However, the law in this area is in flux. On October 5, California Gov. Jerry Brown signed the End of Life Option Act, a law permitting terminally ill patients to request a physician prescribe an “aid-in-dying drug” to enable them to die “in a humane and dignified manner.” The California legislature passed the Act during its ongoing special session to address healthcare issues. In a signing statement, Gov. Brown noted the ongoing political and ethical controversy over assisted suicide, but noted if he was dying and in extreme pain, “it would be a comfort to be able to consider the options afforded by this bill,” and he could deny the same right to other California residents.

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Although you often hear stories about people contesting a will, it is not a simple process. Under California law, a person contesting a will has the burden of proving “lack of testamentary intent or capacity, undue influence, fraud, duress, mistake, or revocation.” In contrast, the person offering the will for probate only has the burden of proving “due execution,” that is, that the purported will meets the formal requirements of California law. So in most cases, proper estate planning can thwart a will contest.

Surviving Witness Proves Will 14 Years Later

Like most states, California law requires a will be signed by the person making it (the testator) and two witnesses. The witnesses need not read the will or understand its contents. Their role is simply to witness the testator declare the document in question is, in fact, his or her will. The witnesses must then sign the will in the presence of the testator and each other.

One reason wills must be witnessed by two people is that in the event of a contest, at least one of them will hopefully be available to testify in court as to the authenticity of the document. Here is an illustration from a recent case in San Diego which is discussed here for informational purposes only and should not be taken as an accurate statement of the law. This actually involved a contest to a will nearly 14 years after the testator’s death.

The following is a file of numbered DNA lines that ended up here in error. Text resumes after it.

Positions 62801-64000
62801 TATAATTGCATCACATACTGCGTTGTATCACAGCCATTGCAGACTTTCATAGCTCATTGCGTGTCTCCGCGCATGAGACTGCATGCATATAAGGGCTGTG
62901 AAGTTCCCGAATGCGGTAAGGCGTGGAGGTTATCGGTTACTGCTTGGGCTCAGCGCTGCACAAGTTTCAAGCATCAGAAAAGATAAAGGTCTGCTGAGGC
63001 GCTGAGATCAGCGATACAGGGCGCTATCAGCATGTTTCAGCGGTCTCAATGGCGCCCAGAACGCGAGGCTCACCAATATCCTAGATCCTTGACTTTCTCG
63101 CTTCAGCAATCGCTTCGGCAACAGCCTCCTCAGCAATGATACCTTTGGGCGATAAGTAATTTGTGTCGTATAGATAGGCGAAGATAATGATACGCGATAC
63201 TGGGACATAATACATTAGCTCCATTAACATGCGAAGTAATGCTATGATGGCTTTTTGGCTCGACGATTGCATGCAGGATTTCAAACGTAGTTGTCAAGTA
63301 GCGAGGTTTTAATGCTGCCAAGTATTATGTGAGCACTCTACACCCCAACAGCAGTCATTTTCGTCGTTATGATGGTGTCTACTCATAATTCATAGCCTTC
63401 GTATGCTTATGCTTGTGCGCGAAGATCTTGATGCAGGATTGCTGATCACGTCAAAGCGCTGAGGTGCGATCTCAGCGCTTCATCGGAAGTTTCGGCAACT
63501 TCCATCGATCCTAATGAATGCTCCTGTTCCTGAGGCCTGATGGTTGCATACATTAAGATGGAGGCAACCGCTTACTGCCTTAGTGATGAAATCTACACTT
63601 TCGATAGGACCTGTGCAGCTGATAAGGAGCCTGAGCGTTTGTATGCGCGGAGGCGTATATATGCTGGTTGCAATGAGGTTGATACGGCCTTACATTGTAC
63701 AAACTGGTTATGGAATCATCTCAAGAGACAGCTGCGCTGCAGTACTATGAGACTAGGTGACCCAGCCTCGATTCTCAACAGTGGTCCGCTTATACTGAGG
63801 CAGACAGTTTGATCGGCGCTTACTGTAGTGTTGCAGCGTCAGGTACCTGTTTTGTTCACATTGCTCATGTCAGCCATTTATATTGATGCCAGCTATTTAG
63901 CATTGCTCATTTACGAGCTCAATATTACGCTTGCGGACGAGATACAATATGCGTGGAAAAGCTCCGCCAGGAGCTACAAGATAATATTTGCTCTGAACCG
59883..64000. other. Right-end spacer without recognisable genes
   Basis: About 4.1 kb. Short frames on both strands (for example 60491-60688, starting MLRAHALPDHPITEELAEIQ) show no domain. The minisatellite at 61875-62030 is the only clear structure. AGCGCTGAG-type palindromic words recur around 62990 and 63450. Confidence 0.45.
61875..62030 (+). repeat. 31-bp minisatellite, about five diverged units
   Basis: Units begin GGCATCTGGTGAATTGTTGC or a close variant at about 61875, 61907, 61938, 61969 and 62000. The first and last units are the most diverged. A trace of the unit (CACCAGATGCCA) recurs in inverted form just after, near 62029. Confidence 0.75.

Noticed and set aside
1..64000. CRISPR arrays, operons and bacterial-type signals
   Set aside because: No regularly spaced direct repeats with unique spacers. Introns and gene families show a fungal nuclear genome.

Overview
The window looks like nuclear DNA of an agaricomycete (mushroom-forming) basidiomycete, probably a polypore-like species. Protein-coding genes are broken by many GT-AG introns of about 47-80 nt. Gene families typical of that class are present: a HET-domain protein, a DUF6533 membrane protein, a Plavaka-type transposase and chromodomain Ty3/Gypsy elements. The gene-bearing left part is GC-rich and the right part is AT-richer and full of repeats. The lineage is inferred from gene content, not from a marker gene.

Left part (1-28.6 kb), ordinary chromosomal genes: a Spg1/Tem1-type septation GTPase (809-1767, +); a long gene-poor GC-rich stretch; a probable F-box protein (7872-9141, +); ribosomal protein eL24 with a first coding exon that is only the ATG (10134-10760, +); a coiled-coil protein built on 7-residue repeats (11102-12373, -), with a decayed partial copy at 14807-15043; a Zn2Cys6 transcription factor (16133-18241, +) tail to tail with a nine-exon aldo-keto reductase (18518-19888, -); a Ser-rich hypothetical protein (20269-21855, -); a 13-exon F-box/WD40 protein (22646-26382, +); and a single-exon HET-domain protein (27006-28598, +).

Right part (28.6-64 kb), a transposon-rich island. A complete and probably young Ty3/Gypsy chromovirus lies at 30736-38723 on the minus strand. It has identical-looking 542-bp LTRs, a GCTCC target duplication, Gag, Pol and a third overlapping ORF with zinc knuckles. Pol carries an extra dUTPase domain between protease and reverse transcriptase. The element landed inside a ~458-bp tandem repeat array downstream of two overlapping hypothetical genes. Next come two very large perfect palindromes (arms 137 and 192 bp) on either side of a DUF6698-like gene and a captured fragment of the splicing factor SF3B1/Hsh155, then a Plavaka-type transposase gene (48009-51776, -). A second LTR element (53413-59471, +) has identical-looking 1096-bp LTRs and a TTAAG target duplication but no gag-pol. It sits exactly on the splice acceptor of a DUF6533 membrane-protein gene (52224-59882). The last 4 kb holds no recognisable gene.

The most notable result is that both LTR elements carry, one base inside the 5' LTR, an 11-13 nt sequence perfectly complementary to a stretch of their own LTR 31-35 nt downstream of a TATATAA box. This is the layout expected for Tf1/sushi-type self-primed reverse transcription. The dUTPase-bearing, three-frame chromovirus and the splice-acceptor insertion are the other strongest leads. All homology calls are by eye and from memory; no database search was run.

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You may think estate planning is unnecessary because California intestacy law automatically provides for the distribution of assets to your heirs, but intestacy law does not eliminate the need for an estate. Someone must still take responsibility for administering those assets and ensuring your heirs receive their fair share. Even when dealing with family members, this can fail to happen, leading to years of costly and unnecessary litigation.

Brothers Attempt to Exclude Sister from Father’s Estate

Here is a recent example from here in California. This case involves a man who died nearly 24 years ago without a will. Under California intestacy law, his three surviving children-two sons and a daughter-were entitled to equal shares of his estate. The estate itself included over 760 acres of timber property.

In the absence of a will nominating an executor, the probate court appointed one of the sons as administrator of the estate. Rather than sell the land and distribute the proceeds to his siblings, he decided instead to continue managing the property through the estate. According to court records, during this time he “did not communicate with his sister [], failed to file an accounting, failed to cooperate with or contact his attorney, and evaded service of citations to appear in court.” Seven years after his father’s death, the probate court suspended the son as administrator.

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It is never advisable to wait until you are on your deathbed to finish (or start) your estate planning. This is especially true if there are potential complications with your estate, such as a pending bankruptcy, divorce or other issues that might affect the distribution of your property. By waiting until the last minute, your estate plan may lead to confusion-and litigation-among your heirs.

Bankruptcy, Last Minute Estate Planning Leads to Litigation

Here is a recent example from here in California. This case involves a man who suffered a stroke in July 2011 and died in the hospital a few weeks later. While hospitalized, the deceased signed a will and revocable trust, as well as a quitclaim deed purporting to transfer 22.5 acres of land to the trust, with his sister serving as trustee. The will, meanwhile, named the deceased’s daughter as executor. Complicating matters somewhat was the decedent’s Chapter 13 bankruptcy petition, which was still pending at the time of his death but later discharged at the daughter’s request.